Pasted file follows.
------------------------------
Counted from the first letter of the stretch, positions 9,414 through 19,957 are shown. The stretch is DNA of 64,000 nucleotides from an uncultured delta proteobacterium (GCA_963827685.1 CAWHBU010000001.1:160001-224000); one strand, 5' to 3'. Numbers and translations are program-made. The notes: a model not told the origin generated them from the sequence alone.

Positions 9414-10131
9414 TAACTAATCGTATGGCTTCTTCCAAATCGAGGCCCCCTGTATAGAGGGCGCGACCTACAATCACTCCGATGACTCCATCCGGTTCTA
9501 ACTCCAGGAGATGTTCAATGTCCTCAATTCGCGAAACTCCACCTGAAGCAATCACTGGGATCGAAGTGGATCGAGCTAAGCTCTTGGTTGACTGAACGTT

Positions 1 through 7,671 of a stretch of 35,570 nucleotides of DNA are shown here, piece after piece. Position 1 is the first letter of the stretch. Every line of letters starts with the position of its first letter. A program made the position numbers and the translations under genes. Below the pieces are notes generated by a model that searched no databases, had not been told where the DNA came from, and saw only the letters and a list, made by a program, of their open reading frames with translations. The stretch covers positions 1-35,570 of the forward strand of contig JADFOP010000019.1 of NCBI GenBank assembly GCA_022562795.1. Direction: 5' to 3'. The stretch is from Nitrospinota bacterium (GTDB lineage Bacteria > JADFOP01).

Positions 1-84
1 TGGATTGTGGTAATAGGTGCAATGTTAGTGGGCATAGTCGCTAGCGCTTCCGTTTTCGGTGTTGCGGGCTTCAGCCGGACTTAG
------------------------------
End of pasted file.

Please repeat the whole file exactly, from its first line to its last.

Counted from the first letter of the stretch, positions 9,414 through 19,957 are shown. The stretch is DNA of 64,000 nucleotides from an uncultured delta proteobacterium (GCA_963827685.1 CAWHBU010000001.1:160001-224000); one strand, 5' to 3'. Numbers and translations are program-made. The notes: a model not told the origin generated them from the sequence alone.

Positions 9414-10131
9414 TAACTAATCGTATGGCTTCTTCCAAATCGAGGCCCCCTGTATAGAGGGCGCGACCTACAATCACTCCGATGACTCCATCCGGTTCTA
9501 ACTCCAGGAGATGTTCAATGTCCTCAATTCGCGAAACTCCACCTGAAGCAATCACTGGGATCGAAGTGGATCGAGCTAAGCTCTTGGTTGACTGAACGTT

Positions 1 through 7,671 of a stretch of 35,570 nucleotides of DNA are shown here, piece after piece. Position 1 is the first letter of the stretch. Every line of letters starts with the position of its first letter. A program made the position numbers and the translations under genes. Below the pieces are notes generated by a model that searched no databases, had not been told where the DNA came from, and saw only the letters and a list, made by a program, of their open reading frames with translations. The stretch covers positions 1-35,570 of the forward strand of contig JADFOP010000019.1 of NCBI GenBank assembly GCA_022562795.1. Direction: 5' to 3'. The stretch is from Nitrospinota bacterium (GTDB lineage Bacteria > JADFOP01).

Positions 1-84
1 TGGATTGTGGTAATAGGTGCAATGTTAGTGGGCATAGTCGCTAGCGCTTCCGTTTTCGGTGTTGCGGGCTTCAGCCGGACTTAG